Here's some quick thoughts on some of the comics I've been reading recently.
Astonishing X-Men: Torn by Joss Whedon. Third volume of the Buffy-man's X-book. Plenty of action and humour along with some nice character moments. Whedon's a big Chris Claremont fan so the book has a classic feel but with a modern sheen. One problem with the book might be X-continuity, if you haven't read enough of Claremont or Grant Morrison's runs you might not quite get who some of the villains and supporting characters are supposed to be. But if you're an X-expert I'm told that some of the plot twists are a little predictable as they're new takes on old ideas. Fortunately I seem to have just the right amount of continuity knowledge for neither of these problems to bother me.
All Star Superman by Grant Morrison. An attempt to squeeze all the essential elements of Superman lore into one book. So sarky Lois Lane doesn't realise that klutzy, awkward Clark Kent is really Superman. Jimmy Olsen is a master of disguise. Lex Luthor is a hissably evil megalomaniac. Superman's powers can be distilled into a poition. Supermen of the future drop by at a moment's notice. It's all very Silver Age with a large splash of Christopher Reeve's take on Clark Kent but Morrison seems to be trying too hard. For all the book's brightly coloured sense of wonder Morrison has never been great at writing characters I can warm to, the archness of his style creating distance. He does try to generate emotion but he always seems more interested in moving on to the next piece of crazy super-powered sci-fi.
Battler Britton by Garth Ennis. North Africa WWII. Wing Commander Robert Britton and his squadron are assigned a bunch of US pilots and are told to show them the ropes. Cue much bickering between the war weary Brits and the trigger-happy Yanks. Ennis does his best to make this interesting, with a mixture of idiots and sympathetic characters in both camps but this still feels like storytelling by numbers. The cast is too large for anyone to develop a real personality and having everyone in uniform sometimes makes it a little difficult to distinguish between characters. Still, Ennis obviously has fun writing the exploits of one of his childhood comic book heroes. And he drops in lots of authentic details about WWII aerial tactics.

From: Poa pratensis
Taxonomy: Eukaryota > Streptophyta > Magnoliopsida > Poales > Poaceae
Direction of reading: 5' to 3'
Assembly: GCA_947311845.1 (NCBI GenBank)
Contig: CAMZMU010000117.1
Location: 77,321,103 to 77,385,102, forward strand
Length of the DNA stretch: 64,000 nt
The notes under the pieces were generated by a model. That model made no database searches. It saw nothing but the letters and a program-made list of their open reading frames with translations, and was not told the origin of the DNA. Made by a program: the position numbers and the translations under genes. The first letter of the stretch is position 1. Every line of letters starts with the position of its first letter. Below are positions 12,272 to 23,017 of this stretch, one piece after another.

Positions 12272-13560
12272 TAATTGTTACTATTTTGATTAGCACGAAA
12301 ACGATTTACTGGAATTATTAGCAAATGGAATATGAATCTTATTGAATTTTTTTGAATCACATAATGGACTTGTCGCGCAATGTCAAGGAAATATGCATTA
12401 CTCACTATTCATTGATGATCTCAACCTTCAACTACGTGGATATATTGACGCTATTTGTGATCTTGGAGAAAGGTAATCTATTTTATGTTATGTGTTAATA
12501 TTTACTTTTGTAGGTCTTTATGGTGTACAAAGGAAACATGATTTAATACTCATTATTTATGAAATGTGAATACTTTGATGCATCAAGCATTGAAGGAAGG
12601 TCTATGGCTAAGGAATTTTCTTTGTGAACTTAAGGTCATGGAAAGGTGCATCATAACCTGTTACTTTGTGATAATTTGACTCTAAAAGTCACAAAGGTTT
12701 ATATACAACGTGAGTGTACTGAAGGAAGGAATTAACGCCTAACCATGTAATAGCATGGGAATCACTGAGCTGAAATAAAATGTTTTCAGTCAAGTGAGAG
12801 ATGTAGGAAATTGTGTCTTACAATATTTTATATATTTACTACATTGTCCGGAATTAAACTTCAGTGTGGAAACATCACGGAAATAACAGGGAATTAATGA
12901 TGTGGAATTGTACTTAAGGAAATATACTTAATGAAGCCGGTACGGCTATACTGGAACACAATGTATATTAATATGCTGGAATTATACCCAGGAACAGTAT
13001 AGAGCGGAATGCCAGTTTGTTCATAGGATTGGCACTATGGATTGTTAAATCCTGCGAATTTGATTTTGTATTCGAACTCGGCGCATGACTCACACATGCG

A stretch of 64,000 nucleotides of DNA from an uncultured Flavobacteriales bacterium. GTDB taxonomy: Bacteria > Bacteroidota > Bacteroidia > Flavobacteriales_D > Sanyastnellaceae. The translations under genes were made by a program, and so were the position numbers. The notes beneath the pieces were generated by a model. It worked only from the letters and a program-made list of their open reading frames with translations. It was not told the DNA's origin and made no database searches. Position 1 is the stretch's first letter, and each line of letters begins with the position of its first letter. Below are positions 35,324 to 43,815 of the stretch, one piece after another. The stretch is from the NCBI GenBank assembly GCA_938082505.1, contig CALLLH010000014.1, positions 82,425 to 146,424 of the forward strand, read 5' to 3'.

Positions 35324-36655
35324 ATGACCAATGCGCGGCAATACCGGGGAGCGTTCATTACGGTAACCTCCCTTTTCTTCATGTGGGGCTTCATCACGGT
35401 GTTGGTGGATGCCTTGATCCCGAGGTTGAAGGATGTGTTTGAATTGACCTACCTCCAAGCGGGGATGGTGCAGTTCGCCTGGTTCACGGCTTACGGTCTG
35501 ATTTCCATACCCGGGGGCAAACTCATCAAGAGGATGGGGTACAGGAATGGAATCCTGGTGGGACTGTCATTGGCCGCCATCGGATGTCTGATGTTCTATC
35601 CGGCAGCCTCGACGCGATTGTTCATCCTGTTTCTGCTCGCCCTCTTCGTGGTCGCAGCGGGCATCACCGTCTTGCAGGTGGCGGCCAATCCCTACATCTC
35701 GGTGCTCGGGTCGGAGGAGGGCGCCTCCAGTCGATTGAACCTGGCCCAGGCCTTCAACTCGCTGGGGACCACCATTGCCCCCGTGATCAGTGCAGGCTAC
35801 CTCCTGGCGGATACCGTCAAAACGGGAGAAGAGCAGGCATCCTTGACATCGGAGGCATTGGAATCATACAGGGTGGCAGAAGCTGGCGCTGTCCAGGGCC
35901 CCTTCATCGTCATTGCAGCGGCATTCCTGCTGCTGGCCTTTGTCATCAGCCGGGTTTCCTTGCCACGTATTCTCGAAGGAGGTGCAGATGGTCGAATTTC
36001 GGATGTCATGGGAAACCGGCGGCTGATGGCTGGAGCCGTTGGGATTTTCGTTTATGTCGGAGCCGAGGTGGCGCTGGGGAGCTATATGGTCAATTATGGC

Criminal: Coward by Ed Brubaker. Picked this one up on a reccomendation from Simon. Leo is a planner, and a cautious one at that. The first sign that one of his criminal schemes might go awry and he's out of there. He never takes risks. But of course that makes for a very boring story so he ends up being coerced into a job where he has to take risks. Lots of them. Gritty characters spout gritty dialogue as they doublecross each other. Much more subdued take on crime than say Sin City, with the emphasis on character interaction over mindless violence. Even so, you know it's just a matter of time before the bullets start flying.